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S. Korea vows unfaltering support for domestic production of key materials

Government unveils road map to enhance local industrial competitiveness amid worsening trade ties

The government on Monday announced a plan to support the domestic production of 100 key manufacturing materials, seeking to boost the competitiveness of the local industries in the wake of Japan’s recent economic retaliation.

It also vowed to inject 7.8 trillion won ($6.4 billion) into research and development as part of its mid and long-term road map to reduce the industrial dependence on Japan and create a stable supply chain by 2024.

Deputy Prime Minister and Finance Minister Hong Nam-ki on Monday chairs a ministerial meeting for countermeasures against Japan’s export curbs. (Ministry of Economy and Finance)
Deputy Prime Minister and Finance Minister Hong Nam-ki on Monday chairs a ministerial meeting for countermeasures against Japan’s export curbs. (Ministry of Economy and Finance)

“(The government) will select and invest in 100 strategic materials that have critical impact upon key industries, including the three materials that were subject to (Japan’s) export curbs, and stabilize their supplies within five years,” said Deputy Prime Minister and Finance Minister Hong Nam-ki in a ministerial meeting.

State support will include fiscal spending, tax benefits, financial support, and deregulations to sectors that have the potential to make swift technology development, as well as help in mergers and acquisitions and venture capital funding when it comes to sectors that require overseas technology.

Hong said Seoul’s ultimate goal was to fundamentally upgrade the competitiveness of local materials, parts, and equipment industries in order to alleviate the economy’s longtime dependence on external trade and reduce future risks.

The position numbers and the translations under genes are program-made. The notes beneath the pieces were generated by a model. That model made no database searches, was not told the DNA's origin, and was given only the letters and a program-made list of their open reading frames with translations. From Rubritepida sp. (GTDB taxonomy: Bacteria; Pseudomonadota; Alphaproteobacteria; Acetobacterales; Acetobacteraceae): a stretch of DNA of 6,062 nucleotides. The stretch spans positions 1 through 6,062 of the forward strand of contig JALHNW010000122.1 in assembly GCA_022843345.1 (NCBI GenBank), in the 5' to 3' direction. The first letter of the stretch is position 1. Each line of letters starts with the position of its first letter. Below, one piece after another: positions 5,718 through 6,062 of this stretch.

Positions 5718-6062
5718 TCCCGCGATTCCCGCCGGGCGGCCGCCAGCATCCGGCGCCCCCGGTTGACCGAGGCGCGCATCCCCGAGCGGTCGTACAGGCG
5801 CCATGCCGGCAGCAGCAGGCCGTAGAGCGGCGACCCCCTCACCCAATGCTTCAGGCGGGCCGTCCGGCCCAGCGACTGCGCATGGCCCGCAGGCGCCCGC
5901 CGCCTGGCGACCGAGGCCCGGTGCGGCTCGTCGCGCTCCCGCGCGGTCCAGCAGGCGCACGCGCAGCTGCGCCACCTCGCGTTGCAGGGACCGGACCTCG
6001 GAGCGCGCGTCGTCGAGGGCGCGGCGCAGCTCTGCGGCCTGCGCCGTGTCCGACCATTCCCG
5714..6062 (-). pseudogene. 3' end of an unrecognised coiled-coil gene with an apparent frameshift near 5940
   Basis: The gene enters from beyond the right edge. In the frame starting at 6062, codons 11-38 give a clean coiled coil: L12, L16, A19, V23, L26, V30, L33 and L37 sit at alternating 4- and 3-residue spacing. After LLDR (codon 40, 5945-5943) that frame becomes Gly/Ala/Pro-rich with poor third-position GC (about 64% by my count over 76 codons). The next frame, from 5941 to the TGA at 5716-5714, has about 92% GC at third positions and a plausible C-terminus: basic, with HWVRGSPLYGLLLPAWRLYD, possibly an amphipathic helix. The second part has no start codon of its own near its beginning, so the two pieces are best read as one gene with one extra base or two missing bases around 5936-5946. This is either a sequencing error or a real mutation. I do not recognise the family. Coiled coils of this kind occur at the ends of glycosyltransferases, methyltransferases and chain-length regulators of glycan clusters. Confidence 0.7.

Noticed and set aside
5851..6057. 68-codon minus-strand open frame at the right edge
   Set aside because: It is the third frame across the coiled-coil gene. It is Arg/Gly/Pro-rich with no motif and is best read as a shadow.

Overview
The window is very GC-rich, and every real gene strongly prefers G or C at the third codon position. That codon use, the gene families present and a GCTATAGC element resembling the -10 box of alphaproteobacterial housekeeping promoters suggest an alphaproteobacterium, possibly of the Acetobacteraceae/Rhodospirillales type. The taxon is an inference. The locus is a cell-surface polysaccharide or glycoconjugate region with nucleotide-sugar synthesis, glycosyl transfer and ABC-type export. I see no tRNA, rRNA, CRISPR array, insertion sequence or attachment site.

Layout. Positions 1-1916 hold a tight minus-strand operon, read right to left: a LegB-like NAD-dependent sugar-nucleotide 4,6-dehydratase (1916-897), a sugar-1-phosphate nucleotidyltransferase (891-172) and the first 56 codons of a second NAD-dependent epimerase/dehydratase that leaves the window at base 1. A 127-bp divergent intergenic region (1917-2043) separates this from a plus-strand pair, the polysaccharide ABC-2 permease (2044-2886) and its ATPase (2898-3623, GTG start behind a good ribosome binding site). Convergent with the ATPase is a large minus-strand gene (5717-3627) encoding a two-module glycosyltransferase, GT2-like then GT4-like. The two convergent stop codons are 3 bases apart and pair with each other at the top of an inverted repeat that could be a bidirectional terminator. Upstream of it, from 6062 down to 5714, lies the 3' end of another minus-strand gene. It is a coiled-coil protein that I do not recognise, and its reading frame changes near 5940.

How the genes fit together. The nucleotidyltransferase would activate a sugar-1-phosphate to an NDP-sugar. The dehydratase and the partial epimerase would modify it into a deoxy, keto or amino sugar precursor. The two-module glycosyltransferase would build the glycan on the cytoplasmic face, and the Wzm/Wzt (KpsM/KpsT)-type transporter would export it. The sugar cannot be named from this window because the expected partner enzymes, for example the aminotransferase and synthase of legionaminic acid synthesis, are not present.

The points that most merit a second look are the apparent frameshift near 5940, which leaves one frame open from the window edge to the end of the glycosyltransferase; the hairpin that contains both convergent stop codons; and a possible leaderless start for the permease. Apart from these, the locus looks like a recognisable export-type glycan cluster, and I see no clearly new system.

Diplomatic and economic tensions have been mounting between South Korea and Japan, especially since last Friday when Tokyo decided to remove Seoul from its whitelist of preferential trade partners. The hostile action on the economic front apparently came in backlash against the Korean court’s ruling last year which ordered Japanese firms to compensate Korean victims of forced labor during the colonial rule in early 20th century.

“The core purpose and intention (of the Japanese government’s export curbs and whitelist removal) is to trigger uncertainties in the (Korean) market and boost anxiety among companies and consumers,” said a senior official of the presidential office Cheong Wa Dae.

“What (the Korean government is trying to do) is to make necessary responsive measures (to such market impacts). ... It would be inappropriate to call (our actions) reciprocal steps.”

The Ministry of Trade, Industry and Energy also contributed to the government road map, classifying the 100 key materials according to their trade dependency and domestic demand.

“The 100 key materials were selected in six critical industrial sectors such as semiconductors, displays, automobiles, electronics, machines and chemicals,” said Minister Sung Yun-mo.

Of them, 20 more urgent items will given priority, with the goal of stabilizing supplies within a year, while the remaining 80 will be dealt with on a five-year basis, according to the minister.

When it comes to the three materials that became subjects of Japan’s export curbs starting July -- resist, etching gas and fluorinated polyimide -- Seoul’s policymakers will make all efforts to diversify overseas suppliers to Europe and other regions.

South Korea marked $24.1 billion in trade deficit with Japan in 2018, of which around $22.4 billion was made in industrial materials, parts and equipment, according to ministry data.

By Bae Hyun-jung (